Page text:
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Social Stance Saturday: It's Just a Haircut (by Mackenzie Shivers)

Mackenzie Shivers is a musician, songwriter, and a woman trying to fight for gender equality. Read about her fight with this battle since her childhood in her Social Stance below:
I have spent a lot of time over the past couple of years thinking about gender roles and what gender even is. I admit to spending most of my life thinking that sex and gender were one and the same. And why wouldn't I have? That is what society tells us from a very young age (girls like pink! boys like blue! girls wear dresses! boys play with dirt!). Here's the kicker: gender is a (wo)man made construct. If anyone is reading this and doesn't understand what I mean (and it's okay if you don't!), a person's sex refers to their biological sex, mostly the anatomy of their reproductive system. Gender refers to socially constructed roles and how society categorizes activities, behaviors, and attributes as "masculine" and "feminine." Now here's the important part: a person's sex doesn't have to define their gender. They are different things! Gender reveal parties aren't actually revealing gender! They're revealing sex! But I guess people don't want to have "sex reveal" parties for their babies...I digress.
When I was ten, I cut my hair short. So short, in fact, I told my hairdresser I wanted a "boy haircut." I was on swim team, and I thought it would make me faster in the water (swim caps stink!), and I was excited about it. I went from loving my haircut to, soon after, hating it. My mom took me and my younger sister shopping, and the shop owner asked my sister if "her brother would like anything." When my mom corrected her, the woman was flustered and embarrassed and therefore so was I. I felt ashamed because she did. Kids at camp teased me for wearing a girl's bathing suit ("he's a she?!"). I soon wore floppy denim hats and clip-on earrings so people would know I was a girl. The world was telling me a girl who had male attributes was ugly. I grew my hair out as quickly as I could, dreading even a small trim for split ends. Twenty years later, when I cut my hair short again, I actually had a photographer ask me if I ever got mistaken for a boy. The first question many people asked me was if my husband liked it. The message was still clear: Women have long hair! It's attractive! Men like it! (And for the record, my husband loved the short cut.)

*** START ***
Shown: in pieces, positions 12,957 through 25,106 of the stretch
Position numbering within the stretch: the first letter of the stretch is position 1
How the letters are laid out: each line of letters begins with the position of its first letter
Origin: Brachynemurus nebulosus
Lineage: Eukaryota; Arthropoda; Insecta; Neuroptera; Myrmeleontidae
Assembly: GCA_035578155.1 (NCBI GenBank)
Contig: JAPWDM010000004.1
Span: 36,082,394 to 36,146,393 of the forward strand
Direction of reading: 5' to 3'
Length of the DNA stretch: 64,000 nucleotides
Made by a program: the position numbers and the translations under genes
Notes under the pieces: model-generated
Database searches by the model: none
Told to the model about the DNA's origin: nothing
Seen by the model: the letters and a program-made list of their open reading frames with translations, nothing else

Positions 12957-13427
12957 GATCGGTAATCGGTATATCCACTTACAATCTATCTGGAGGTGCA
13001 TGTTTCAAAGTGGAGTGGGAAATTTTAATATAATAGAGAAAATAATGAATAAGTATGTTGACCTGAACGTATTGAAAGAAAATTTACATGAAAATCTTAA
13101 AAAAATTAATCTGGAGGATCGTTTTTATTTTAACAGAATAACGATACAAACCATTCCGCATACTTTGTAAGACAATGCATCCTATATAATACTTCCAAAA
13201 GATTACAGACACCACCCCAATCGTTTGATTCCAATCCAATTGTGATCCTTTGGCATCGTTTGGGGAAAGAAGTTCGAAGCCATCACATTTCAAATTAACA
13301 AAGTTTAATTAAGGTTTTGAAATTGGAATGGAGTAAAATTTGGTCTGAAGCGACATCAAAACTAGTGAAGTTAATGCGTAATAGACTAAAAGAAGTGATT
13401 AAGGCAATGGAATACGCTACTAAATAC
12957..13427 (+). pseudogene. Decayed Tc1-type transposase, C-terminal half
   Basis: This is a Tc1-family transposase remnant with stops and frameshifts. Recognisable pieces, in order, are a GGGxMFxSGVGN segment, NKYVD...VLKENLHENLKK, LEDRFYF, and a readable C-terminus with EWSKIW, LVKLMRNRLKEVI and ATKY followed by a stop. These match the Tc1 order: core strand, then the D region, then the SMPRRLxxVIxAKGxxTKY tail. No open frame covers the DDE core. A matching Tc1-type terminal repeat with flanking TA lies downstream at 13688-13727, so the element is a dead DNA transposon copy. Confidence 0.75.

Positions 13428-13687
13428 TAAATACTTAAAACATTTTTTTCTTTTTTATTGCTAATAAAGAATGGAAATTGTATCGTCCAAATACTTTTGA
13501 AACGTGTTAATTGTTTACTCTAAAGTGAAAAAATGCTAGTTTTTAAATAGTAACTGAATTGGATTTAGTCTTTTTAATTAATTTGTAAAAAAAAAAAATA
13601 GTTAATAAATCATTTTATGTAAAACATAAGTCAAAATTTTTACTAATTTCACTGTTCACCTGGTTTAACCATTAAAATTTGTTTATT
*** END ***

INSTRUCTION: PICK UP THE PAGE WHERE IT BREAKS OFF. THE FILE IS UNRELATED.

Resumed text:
But of course, it's not just short hair that is considered masculine. Power. Strength. Control. These have all been given male characteristics. And thinking that only men should be powerful, strong, and in control is dangerous, arbitrary, and limiting to all people. I wonder how many times I haven't asked for something I've wanted, spoken up for myself, or dared to disagree with someone in a meeting or rehearsal because it was ingrained in me to be likable and accommodating. Men are still getting paid more than women. Women lack equal decision-making power due to male-dominated centers of power (see: current administration, boardrooms, academia). And then there's the ongoing sexual assault and harassment by these people in power. I'm extremely thankful for organizations like HeForShe, which fights for gender equality and knows it's not just a women's issue. It's a human rights issue. HeForShe classifies gender as non-binary, which means not everyone fits neatly into a "masculine" or "feminine" box. Gender is a spectrum; you might consider yourself as both genders, neither, or another gender entirely! You can be a woman and be non-binary. Yep, this goes back to sex and gender being different things! For more on this, I highly recommend Nikkie McLeod's piece on They/Them/Theirs.

While I don't consider myself an expert on this topic, I find it extremely interesting, important, and an essential part of today's conversation. I strive to keep my mind open and to always keep learning. I think fighting for gender equality and deconstructing gender roles will be a long battle, but I hope having open dialogues and donating to organizations like HeForShe will help. And in the meantime, I try to be mindful of pronouns I use, the toys I buy as baby gifts, the assumptions I make. And I'm keeping my hair short.
Learn more about the person behind this captivating story. Follow Mackenzie on Facebook, Twitter, and Spotify. 
These photos are of Mackenzie in 5th grade with her "boy" haircut, and then of her now, still with her "boy" haircut!

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Brijana can be found reading a book on a hammock while listening to her favorite tunes.

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